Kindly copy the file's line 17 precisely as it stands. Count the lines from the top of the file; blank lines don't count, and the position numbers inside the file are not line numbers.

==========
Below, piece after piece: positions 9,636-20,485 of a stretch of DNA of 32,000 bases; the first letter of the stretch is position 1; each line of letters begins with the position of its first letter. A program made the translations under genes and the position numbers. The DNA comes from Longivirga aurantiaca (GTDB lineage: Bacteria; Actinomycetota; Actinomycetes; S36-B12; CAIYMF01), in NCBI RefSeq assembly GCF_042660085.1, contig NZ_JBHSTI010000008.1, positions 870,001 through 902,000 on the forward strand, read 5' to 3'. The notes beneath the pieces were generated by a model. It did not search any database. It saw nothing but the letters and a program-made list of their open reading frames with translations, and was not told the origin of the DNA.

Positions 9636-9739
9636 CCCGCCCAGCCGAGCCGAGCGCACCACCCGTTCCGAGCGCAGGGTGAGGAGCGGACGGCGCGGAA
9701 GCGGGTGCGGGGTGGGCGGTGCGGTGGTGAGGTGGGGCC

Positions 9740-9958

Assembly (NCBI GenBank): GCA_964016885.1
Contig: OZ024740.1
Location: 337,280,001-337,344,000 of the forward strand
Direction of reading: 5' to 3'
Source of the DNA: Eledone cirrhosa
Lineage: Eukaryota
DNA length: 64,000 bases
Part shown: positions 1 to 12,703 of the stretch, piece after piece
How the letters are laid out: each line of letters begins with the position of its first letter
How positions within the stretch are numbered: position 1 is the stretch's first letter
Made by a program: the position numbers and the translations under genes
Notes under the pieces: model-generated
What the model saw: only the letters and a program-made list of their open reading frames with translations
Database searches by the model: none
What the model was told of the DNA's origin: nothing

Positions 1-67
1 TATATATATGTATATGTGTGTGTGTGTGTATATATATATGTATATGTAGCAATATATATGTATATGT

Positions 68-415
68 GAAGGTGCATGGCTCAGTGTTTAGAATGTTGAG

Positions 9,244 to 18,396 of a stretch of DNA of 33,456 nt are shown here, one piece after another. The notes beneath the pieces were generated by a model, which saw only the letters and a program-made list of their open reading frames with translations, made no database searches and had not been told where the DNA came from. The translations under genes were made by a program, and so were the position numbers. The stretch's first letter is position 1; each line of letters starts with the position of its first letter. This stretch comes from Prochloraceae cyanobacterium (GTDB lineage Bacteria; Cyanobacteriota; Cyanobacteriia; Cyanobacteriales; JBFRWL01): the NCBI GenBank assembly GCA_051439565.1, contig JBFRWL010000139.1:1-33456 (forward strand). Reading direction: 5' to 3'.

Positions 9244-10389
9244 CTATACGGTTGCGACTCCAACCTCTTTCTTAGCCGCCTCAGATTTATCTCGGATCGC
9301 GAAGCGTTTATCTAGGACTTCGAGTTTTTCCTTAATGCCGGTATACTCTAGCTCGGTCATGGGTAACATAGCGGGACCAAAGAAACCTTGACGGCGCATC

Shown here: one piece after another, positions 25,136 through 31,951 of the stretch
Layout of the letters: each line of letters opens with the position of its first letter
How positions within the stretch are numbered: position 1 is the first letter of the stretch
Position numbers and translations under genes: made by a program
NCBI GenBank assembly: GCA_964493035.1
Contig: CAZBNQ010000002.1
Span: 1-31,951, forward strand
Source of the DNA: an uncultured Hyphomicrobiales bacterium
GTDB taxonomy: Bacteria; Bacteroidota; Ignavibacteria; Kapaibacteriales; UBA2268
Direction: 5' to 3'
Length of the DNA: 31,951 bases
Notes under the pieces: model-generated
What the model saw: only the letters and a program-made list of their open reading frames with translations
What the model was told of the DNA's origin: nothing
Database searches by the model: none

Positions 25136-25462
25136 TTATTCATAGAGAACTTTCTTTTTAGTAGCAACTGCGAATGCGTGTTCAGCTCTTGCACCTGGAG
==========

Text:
Notes under the pieces: model-generated